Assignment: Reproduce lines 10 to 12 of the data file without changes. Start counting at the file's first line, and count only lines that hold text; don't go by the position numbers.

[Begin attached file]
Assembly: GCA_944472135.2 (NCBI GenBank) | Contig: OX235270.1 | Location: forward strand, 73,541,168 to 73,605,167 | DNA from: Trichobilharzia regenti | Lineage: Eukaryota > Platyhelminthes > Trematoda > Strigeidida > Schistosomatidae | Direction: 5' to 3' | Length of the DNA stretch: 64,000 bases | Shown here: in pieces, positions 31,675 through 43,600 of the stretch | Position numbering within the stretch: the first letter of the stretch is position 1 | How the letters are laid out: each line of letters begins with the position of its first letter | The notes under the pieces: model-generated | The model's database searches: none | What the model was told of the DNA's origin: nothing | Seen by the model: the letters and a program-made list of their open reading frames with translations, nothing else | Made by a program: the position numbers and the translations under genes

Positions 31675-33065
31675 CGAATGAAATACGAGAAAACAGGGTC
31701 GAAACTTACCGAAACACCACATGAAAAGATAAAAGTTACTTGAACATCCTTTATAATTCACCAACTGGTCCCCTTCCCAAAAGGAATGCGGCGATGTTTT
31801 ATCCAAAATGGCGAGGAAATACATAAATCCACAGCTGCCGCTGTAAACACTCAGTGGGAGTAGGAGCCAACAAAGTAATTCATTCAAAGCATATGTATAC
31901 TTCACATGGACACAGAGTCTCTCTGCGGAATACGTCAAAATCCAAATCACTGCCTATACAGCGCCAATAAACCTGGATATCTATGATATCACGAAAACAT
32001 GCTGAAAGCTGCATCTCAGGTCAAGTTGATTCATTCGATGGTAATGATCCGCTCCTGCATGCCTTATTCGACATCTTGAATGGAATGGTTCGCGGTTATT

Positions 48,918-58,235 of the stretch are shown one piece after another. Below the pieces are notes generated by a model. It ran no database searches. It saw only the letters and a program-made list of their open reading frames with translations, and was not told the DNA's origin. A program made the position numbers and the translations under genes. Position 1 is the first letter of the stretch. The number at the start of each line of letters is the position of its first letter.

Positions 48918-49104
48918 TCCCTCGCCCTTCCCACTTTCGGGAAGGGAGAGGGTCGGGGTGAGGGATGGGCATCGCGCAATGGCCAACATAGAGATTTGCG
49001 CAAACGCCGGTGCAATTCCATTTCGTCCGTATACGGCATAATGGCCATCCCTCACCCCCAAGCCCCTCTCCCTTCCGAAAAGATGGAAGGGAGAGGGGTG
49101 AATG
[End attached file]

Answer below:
48918 TCCCTCGCCCTTCCCACTTTCGGGAAGGGAGAGGGTCGGGGTGAGGGATGGGCATCGCGCAATGGCCAACATAGAGATTTGCG
49001 CAAACGCCGGTGCAATTCCATTTCGTCCGTATACGGCATAATGGCCATCCCTCACCCCCAAGCCCCTCTCCCTTCCGAAAAGATGGAAGGGAGAGGGGTG
49101 AATG